- Senate Majority Leader Mitch McConnell said a coronavirus aid package was “unlikely in the next three weeks” in the run-up to the election.
- “We do need another rescue package. But the proximity to the election and the differences of opinion about what is needed at this particular juncture are pretty vast,” he said at a Kentucky event.
- Any deal between the White House and Democrats faces an uphill battle to gain Senate GOP support.
- Many Republican senators have voiced concern over the swelling budget deficit, which stands at $3.1 trillion.
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Senate Majority Leader Mitch McConnell said on Friday the passage of an economic stimulus package was improbable in the next few weeks before the election.
“I think the murkiness is a result of the proximity to the election, and everybody kind of trying to elbow for political advantage” he said during a campaign event in Shepherdsville, Kentucky. “I’d like to see us rise above that … but I think that’s unlikely in the next three weeks.”
But McConnell said another federal aid bill was needed.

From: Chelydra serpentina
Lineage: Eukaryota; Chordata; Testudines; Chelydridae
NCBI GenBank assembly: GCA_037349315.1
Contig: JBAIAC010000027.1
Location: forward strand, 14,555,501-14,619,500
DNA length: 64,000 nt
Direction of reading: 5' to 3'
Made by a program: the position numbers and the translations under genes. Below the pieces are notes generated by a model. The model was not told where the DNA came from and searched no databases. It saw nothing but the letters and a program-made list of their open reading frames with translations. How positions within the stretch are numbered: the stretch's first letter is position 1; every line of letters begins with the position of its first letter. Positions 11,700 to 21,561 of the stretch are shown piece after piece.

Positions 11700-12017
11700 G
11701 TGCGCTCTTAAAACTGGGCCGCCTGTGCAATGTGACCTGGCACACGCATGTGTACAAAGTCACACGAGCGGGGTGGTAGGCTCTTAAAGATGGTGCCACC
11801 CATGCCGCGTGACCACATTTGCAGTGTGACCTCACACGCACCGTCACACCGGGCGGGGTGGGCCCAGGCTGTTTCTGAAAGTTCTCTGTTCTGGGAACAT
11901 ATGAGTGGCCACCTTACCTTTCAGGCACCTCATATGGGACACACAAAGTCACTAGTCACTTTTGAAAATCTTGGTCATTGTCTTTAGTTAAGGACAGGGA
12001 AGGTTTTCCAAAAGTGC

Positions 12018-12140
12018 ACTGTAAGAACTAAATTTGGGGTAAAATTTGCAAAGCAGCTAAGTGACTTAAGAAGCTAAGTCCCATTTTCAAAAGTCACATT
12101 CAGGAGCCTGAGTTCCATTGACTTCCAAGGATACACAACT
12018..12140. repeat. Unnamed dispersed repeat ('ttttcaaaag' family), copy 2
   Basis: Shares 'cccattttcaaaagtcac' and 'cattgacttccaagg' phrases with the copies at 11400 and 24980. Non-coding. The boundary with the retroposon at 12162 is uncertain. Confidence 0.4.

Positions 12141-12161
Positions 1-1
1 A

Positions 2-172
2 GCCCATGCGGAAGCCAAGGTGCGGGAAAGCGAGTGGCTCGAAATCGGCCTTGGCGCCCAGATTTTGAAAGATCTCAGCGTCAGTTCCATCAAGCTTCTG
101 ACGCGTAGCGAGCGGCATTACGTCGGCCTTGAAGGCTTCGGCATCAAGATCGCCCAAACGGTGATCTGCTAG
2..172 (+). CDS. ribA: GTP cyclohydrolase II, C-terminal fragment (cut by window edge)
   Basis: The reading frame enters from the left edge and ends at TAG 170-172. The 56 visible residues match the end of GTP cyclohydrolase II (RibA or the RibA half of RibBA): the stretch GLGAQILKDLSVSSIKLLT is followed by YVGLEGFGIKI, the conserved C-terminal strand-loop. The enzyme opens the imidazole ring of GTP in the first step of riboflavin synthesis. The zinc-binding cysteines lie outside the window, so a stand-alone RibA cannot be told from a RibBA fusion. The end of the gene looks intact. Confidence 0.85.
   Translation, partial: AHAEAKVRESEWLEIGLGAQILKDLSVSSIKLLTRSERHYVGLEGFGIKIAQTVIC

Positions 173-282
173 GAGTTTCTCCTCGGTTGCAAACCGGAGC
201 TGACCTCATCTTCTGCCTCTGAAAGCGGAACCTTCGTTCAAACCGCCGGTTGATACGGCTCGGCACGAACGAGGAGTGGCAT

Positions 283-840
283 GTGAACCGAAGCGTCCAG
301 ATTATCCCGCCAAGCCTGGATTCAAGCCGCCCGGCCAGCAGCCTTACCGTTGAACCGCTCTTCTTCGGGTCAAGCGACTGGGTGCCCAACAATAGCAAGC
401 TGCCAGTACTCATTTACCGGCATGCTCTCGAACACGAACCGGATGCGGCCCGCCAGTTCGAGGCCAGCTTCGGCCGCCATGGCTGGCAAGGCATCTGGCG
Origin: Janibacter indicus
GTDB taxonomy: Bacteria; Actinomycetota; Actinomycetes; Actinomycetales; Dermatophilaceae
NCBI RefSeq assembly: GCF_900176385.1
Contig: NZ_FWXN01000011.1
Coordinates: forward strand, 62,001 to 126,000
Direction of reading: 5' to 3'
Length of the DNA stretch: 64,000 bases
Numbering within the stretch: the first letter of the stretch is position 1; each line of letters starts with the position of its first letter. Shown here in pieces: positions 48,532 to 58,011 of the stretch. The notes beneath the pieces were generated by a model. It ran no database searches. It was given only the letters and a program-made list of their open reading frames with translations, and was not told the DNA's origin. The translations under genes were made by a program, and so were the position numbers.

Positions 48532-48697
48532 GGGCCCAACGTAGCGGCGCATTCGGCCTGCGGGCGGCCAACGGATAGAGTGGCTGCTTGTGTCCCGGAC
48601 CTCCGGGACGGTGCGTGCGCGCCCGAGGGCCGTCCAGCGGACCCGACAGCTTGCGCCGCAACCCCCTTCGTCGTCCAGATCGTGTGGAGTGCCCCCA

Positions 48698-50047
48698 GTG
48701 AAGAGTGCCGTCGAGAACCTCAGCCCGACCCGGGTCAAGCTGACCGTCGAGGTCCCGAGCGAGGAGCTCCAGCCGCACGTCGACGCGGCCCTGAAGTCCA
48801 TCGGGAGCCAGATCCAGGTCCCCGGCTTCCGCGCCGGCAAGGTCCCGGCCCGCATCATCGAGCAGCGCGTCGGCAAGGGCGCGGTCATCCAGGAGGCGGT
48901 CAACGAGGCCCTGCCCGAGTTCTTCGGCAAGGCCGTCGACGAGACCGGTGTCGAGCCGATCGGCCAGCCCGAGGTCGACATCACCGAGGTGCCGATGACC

“We do need another rescue package,” he said. “But the proximity to the election and the differences of opinion about what is needed at this particular juncture are pretty vast.”
The remarks reflect the difficulty a stimulus deal struck between Treasury Secretary Steven Mnuchin and House Speaker Nancy Pelosi faces. President Donald Trump abruptly halted negotiations on a bill on Tuesday, and appeared to restart them only two days later. He called for another round of stimulus checks and aid to airlines and small businesses on Thursday.
Trump called to “go big” in another coronavirus relief package.
“Covid Relief Negotiations are moving along,” he wrote in a tweet. “Go Big!”
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The Washington Post reported that the White House was preparing a $1.8 trillion stimulus offer for Democrats. Still, many GOP senators are unlikely to support it given their concern of the swelling budget deficit.
“Mnuchin can negotiate a deal with Democrats. But until Mitch McConnell and Senate Republicans sign off, it doesn’t matter,” Brian Riedl, an economist at the right-leaning Manhattan Institute, recently told Business Insider.
The Congressional Budget Office reported that the gap between what the government spends and receives in taxes stood at $3.1 trillion for the 2020 fiscal year, three times larger than the year before.
But many economists are urging Congress to approve more federal spending to battle the pandemic and prop up the economy as unemployment remains high and permanent layoffs increase.
Republicans and Democrats haven’t approved more federal stimulus since they injected nearly $4 trillion in aid, the largest chunk coming from the CARES Act in March. Since then, both parties have been fiercely divided on spending levels and jobless benefits, among other measures.